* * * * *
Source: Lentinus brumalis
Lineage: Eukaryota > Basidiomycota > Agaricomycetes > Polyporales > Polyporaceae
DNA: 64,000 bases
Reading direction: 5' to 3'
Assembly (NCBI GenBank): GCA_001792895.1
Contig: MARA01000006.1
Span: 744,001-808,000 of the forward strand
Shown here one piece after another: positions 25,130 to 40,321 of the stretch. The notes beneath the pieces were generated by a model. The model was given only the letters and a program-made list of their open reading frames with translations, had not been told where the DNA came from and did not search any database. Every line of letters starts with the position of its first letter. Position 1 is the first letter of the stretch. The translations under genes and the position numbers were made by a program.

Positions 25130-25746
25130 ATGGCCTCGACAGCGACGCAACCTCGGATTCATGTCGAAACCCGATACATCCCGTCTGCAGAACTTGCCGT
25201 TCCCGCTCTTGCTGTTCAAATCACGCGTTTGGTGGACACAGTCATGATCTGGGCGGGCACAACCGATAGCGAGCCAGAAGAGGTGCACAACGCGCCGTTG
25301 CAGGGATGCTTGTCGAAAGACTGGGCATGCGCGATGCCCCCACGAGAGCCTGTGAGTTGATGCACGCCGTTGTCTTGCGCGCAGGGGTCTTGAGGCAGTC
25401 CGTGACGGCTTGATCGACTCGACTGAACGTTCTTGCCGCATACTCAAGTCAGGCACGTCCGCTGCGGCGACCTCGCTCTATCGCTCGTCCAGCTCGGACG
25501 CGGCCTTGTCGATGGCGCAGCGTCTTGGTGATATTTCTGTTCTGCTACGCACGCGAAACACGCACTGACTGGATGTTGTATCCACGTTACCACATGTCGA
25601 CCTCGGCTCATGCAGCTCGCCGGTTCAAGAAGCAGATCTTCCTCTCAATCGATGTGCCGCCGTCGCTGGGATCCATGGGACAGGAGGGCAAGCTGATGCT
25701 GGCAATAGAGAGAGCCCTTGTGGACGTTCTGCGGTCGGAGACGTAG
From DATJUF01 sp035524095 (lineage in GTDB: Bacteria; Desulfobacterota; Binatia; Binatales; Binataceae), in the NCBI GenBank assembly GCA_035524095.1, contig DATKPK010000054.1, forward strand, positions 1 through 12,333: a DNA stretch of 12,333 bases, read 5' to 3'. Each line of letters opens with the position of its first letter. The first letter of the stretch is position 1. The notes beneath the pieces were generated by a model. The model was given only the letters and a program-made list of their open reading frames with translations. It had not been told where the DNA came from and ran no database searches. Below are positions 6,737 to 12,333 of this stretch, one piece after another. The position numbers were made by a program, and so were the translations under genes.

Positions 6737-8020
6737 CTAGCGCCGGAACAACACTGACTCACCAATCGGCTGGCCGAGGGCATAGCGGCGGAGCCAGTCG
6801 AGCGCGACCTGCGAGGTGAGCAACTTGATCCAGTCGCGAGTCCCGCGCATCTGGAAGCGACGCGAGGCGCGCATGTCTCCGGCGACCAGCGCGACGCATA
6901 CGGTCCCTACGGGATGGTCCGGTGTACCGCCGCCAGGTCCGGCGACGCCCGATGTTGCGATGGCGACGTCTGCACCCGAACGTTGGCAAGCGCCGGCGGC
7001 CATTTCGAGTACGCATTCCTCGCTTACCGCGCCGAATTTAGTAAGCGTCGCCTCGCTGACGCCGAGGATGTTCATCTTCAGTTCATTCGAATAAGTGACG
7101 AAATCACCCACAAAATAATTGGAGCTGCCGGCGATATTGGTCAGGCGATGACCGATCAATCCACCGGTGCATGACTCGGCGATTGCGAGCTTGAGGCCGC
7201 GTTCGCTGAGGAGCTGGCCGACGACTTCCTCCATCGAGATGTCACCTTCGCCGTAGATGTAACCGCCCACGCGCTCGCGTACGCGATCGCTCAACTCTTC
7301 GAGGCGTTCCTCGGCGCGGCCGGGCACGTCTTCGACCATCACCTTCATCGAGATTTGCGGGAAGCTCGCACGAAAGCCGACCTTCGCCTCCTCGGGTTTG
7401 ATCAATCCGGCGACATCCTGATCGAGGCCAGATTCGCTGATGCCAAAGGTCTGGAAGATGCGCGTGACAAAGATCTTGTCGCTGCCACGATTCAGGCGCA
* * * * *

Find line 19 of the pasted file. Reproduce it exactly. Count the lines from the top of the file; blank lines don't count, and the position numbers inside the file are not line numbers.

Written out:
6737 CTAGCGCCGGAACAACACTGACTCACCAATCGGCTGGCCGAGGGCATAGCGGCGGAGCCAGTCG